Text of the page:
“Idiopathic Bence-Jones proteinuria”: a new characterization of an old entity
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- Mian, M., Franz, I., Wasle, I. et al. Ann Hematol (2013) 92: 1263. doi:10.1007/s00277-013-1739-8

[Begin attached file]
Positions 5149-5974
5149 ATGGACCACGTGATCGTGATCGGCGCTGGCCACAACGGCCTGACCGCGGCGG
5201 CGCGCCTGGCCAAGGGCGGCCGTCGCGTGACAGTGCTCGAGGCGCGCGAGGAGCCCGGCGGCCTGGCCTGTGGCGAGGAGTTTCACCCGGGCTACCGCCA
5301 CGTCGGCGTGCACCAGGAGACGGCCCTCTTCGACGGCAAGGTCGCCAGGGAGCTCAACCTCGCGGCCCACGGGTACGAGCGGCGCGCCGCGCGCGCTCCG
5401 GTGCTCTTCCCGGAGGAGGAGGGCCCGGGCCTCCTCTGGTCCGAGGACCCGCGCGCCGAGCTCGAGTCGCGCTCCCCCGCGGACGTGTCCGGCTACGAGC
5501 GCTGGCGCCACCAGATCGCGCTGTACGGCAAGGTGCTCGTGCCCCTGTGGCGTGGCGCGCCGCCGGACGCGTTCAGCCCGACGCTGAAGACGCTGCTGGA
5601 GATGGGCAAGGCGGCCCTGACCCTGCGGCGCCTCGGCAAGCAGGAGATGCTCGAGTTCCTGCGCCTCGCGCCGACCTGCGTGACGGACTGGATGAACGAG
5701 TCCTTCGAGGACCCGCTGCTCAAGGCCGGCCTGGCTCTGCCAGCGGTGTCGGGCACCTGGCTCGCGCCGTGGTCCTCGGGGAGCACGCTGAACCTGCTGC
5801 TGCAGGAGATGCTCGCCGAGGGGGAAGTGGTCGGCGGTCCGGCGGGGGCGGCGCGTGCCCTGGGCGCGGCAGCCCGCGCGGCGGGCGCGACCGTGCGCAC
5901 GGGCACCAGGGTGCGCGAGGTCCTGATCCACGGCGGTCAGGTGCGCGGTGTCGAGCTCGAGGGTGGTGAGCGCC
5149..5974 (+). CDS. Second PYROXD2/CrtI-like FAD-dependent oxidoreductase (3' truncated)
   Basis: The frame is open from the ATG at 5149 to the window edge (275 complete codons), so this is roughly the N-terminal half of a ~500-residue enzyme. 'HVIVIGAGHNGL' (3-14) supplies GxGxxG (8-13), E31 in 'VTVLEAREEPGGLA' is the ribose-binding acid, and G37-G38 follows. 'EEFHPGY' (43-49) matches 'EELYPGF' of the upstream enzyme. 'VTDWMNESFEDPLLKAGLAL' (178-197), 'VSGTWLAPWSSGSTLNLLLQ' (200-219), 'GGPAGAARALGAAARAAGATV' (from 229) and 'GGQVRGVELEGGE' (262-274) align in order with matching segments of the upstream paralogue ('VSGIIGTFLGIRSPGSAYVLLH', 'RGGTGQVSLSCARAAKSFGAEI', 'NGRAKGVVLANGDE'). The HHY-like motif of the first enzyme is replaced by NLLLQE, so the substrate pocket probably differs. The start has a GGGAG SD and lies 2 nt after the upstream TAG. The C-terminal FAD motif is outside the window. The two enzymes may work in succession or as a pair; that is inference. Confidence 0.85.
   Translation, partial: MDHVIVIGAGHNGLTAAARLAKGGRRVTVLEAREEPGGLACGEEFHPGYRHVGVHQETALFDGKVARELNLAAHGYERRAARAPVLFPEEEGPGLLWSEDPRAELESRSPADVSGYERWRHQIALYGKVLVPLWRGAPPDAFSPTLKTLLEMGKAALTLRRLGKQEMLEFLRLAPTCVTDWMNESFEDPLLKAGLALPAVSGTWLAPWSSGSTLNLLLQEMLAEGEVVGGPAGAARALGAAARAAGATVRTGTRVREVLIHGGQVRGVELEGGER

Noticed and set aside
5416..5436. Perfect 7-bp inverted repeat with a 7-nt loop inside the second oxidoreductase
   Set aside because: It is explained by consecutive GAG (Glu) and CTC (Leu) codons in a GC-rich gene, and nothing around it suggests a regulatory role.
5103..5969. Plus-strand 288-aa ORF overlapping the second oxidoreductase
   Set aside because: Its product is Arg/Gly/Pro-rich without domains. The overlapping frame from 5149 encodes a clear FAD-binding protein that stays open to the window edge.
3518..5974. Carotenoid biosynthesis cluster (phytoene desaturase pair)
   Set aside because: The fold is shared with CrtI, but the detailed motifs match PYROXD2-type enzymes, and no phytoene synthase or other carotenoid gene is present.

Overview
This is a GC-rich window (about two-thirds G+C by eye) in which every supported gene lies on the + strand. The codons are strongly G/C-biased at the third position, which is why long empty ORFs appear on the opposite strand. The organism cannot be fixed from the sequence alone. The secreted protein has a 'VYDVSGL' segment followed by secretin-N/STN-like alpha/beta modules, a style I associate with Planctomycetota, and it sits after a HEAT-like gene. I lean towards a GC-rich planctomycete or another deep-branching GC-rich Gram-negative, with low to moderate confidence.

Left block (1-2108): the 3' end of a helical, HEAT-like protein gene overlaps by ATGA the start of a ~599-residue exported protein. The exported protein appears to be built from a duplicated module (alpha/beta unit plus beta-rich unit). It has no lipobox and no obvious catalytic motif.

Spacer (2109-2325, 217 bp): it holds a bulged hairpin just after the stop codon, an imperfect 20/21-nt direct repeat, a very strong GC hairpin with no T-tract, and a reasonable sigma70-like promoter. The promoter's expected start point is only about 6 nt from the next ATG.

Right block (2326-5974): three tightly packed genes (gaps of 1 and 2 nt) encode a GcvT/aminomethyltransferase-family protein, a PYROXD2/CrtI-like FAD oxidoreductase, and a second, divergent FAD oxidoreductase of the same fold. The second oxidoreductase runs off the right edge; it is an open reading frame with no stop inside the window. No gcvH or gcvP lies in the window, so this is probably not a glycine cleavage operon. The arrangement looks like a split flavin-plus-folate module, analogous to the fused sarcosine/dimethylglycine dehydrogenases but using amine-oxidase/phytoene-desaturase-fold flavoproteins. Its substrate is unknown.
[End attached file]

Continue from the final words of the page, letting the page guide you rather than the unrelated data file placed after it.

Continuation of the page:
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Idiopathic Bence-Jones proteinuria (BJP) is a rare plasma cell dyscrasia, of which the clinical and biological characteristics are yet unclear. Historical data suggested that they are at higher risk of progression to multiple myeloma or other related neoplasms, while recent findings are contradictory. To address these open questions, we evaluated a series of both BJP and monoclonal gammopathy of undetermined significance (MGUS) with production of an intact immunoglobulin plus Bence-Jones proteinuria (MGUS+BJP) with long-term follow-up, regarding their clinical characteristics and progression to multiple myeloma, amyloidosis or other related B cell lymphoproliferative disorders. Two hundred and twenty-nine persons fulfilling the 2004 criteria of MGUS were included in the final analyses: 31 had BJP and 198 had MGUS+BJP. At the time of diagnosis, significantly more persons in the BJP group had renal impairment, anaemia and polyneuropathy. A more detailed analysis revealed discrepancies between the serum and urine light chain type in nine cases, reflecting clonal heterogeneity. The number of disease progressions was higher in MGUS+BJP (n = 30) when compared to BJP (n = 1), with a rate of 1.6 and 0.4 progressions per 100 person-years, respectively. In conclusion, BJP has distinct clinical characteristics and a lower risk of progression when compared to MGUS+BJP. Our data suggest that MGUS+BJP being closer to malignant transformation may be due to the higher portion of genetically heterogeneous, pre-malignant plasma cell subclones.